Sticks and Stones Will Break My Euros: The Role of EU Law in Dealing with Cyber-Bullying through Sysop-Prerogative

Sticks and Stones Will Break My Euros: The Role of EU Law in Dealing with Cyber-Bullying through Sysop-Prerogative

Jonathan Bishop (Centre for Research into Online Communities and E-Learning Systems, Wales, UK)
DOI: 10.4018/978-1-4666-6324-4.ch027
OnDemand PDF Download:
$30.00
List Price: $37.50

Abstract

“Sticks and Stones” is a well-known adage that means that whatever nasty things people say, they will not physically harm one. This is not often the case, as bullying, especially via the Internet, can be quite harmful. There are few anti-bullying laws emanating from the European Union, which is a trading block of 28 member states that have pooled their sovereignty in order to have common laws and practices to boost trade and peace. However, the common legal rules that exist in the EU have implications for those who run websites, including relating to cyber-bullying. These people, known as systems operators, or sysops, can be limited in the powers they have and rules they make through “sysop prerogative.” Sysop prerogative means that a systems operator can do anything which has been permitted or not taken away by statute, or which they have not given away by contract. This chapter reviews how the different legal systems in Europe impact on sysops and change the way in which sysop prerogative can be exercised. This includes not just from the EU legal structure, but equally the European Convention on Human Rights (ECHR), which also has implications for sysops in the way they conduct their activities.
Chapter Preview
Top

Background

The European Union as it is today is founded on the Treaty of Rome, which has been amended a number of times since the Single European Act in the 1980s. Since this re-negotiation of powers of the EU by Margaret Thatcher, there have been several re-negotiations of power, including one under John Major, three under Tony Blair and two under Gordon Brown. Further such re-negotiations have been promised by David Cameron. The common progression among all four leaders prior to David Cameron was a movement to a single legal identity for the European Union rather than the existence of various 'pillars.’ This creation of a legal person subsequently led to the EU being awarded the Nobel Peace Prize under David Cameron.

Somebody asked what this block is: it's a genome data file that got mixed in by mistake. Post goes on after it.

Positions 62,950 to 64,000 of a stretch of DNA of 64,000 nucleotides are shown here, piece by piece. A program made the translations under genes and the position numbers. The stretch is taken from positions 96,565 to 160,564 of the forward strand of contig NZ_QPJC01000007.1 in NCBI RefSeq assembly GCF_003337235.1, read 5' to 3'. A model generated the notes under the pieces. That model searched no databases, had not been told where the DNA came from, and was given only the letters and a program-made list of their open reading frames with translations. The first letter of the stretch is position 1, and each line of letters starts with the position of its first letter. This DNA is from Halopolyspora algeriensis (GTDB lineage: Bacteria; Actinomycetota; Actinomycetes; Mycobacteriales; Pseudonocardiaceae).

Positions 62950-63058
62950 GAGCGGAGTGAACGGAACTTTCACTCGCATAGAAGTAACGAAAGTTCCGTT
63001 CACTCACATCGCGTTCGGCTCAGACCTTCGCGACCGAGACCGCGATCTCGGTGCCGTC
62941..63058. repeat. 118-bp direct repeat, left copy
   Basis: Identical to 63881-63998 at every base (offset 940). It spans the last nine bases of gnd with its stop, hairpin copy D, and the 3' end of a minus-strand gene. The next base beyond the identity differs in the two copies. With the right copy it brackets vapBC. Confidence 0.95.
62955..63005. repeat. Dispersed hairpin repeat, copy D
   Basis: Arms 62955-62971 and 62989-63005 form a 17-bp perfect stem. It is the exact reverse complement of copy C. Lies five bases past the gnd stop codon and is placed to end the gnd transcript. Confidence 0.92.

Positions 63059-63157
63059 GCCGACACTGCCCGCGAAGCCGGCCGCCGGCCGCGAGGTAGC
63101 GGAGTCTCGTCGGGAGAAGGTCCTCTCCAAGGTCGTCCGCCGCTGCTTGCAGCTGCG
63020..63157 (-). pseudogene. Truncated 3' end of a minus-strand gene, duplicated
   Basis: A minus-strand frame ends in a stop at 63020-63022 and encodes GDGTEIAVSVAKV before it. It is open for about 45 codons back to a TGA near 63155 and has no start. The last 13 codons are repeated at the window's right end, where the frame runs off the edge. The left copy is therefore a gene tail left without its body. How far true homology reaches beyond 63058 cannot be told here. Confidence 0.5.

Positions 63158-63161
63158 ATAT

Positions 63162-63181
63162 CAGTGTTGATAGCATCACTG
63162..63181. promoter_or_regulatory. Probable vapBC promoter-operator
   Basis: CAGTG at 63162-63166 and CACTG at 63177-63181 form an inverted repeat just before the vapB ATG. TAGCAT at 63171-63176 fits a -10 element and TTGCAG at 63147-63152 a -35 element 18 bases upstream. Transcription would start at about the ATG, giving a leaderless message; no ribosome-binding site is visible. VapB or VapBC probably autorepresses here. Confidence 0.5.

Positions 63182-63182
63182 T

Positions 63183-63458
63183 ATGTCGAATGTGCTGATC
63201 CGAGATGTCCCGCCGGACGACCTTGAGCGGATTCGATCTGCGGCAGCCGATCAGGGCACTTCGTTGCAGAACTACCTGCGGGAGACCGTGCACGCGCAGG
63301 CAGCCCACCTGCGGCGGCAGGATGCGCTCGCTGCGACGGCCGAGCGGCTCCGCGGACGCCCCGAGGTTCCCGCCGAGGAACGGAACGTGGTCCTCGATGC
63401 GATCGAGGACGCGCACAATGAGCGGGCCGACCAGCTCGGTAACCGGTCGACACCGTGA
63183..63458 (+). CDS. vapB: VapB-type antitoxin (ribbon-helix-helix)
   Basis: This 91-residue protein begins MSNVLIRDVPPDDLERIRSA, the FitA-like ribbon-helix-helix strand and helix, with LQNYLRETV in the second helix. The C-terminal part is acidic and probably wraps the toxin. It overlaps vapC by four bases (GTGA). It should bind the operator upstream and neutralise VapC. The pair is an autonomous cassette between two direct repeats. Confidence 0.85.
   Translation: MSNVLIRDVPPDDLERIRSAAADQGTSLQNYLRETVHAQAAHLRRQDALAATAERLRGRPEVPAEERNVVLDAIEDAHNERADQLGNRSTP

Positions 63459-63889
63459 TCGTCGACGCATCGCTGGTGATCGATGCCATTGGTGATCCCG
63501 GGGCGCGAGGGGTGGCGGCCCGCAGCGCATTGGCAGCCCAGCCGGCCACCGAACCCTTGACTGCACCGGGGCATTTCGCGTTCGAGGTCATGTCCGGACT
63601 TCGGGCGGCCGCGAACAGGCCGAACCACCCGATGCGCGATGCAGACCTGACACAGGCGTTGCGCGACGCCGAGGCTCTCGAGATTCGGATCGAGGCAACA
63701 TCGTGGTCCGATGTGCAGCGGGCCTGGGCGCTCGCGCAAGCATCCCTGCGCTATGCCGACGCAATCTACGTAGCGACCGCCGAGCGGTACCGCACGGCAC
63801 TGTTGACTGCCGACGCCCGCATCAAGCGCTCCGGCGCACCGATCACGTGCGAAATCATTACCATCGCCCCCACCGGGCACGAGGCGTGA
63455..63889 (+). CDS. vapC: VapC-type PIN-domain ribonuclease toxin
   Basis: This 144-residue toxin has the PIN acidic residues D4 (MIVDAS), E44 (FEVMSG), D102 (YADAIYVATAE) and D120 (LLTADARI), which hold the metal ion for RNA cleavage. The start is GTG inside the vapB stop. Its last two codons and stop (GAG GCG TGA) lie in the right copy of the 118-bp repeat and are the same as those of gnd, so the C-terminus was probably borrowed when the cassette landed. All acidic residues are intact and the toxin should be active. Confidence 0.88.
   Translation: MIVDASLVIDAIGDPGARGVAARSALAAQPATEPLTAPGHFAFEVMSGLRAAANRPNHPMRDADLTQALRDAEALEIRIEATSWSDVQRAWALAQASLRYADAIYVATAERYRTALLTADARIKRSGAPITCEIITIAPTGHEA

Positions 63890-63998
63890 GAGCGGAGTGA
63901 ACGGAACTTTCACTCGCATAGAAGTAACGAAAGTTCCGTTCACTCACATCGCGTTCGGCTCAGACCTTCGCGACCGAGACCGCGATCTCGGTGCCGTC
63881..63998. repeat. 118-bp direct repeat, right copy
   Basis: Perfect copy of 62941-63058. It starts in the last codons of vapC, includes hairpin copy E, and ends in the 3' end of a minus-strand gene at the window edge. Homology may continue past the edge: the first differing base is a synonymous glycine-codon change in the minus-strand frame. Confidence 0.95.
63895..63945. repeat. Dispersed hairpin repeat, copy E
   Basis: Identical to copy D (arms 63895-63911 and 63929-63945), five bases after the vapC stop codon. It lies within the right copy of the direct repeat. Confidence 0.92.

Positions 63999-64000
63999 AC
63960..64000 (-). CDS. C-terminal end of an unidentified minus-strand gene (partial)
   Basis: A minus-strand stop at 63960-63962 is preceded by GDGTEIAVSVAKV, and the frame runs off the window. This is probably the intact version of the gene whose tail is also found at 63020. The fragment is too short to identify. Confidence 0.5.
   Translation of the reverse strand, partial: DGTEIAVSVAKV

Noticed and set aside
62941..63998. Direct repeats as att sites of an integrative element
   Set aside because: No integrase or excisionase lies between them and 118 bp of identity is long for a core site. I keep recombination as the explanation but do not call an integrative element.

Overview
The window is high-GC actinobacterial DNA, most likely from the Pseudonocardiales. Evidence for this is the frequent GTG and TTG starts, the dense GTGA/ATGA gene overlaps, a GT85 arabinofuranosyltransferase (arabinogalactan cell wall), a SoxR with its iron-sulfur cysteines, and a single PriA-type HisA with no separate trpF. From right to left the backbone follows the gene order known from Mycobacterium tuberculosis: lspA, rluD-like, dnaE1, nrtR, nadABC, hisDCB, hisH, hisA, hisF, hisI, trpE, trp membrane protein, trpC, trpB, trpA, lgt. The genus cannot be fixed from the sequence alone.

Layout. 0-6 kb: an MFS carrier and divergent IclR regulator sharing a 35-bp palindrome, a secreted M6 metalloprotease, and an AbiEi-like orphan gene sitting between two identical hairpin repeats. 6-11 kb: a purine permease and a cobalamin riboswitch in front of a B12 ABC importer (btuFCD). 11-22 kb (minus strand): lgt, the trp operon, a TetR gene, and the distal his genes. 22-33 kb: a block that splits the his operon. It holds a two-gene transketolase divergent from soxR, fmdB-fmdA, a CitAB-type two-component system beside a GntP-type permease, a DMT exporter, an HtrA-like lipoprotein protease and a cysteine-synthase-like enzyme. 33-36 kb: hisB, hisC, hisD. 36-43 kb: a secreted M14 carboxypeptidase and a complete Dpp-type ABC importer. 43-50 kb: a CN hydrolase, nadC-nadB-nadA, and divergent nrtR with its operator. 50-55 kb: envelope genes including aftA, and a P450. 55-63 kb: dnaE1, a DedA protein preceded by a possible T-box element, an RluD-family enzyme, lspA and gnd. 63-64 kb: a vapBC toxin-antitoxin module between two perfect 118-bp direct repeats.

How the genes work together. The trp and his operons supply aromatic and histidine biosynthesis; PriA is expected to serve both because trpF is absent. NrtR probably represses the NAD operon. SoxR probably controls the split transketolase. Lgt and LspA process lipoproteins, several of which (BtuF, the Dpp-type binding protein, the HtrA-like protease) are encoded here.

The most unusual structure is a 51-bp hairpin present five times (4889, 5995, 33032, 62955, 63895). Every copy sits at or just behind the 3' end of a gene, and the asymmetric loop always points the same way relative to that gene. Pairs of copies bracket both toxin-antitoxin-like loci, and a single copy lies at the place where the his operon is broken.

Key Terms in this Chapter

Sysop Prerogative: In common law systems, the right a systems operator has to make a rule on something which hasn’t been taken from them by statute, or given away by them through contract. In civil code systems the right a systems operator has to make a rule of something which has been granted to them by law and not given away by them through contract.

European Convention on Human Rights: An international treaty that confers duties on its signatories to protect the rights of their citizens according to the provisions of that treaty.

Flame Trolling: Trolling for the entertainment of oneself to the detriment of others is called flame trolling.

Charter of Fundamental Rights of the European Union: A treaty agreed by members of the European Union to apply and go beyond the principles of the European Convention on Human Rights in relation to EU members.

European Union: A trading block of 28 independent countries who pool their sovereignty in order to cooperate for mutual benefit.

European Court of Human Rights: The European Court of Human Rights (ECtHR) makes decision arising out of claimed breaches of the European Convention on Human Rights.

Kudos Trolling: Trolling for the mutual entertainment of others is called kudos trolling.

Sysop: A person who runs a website or online community is called a systems operator (i.e. sysop for short).

Complete Chapter List

Search this Book:
Reset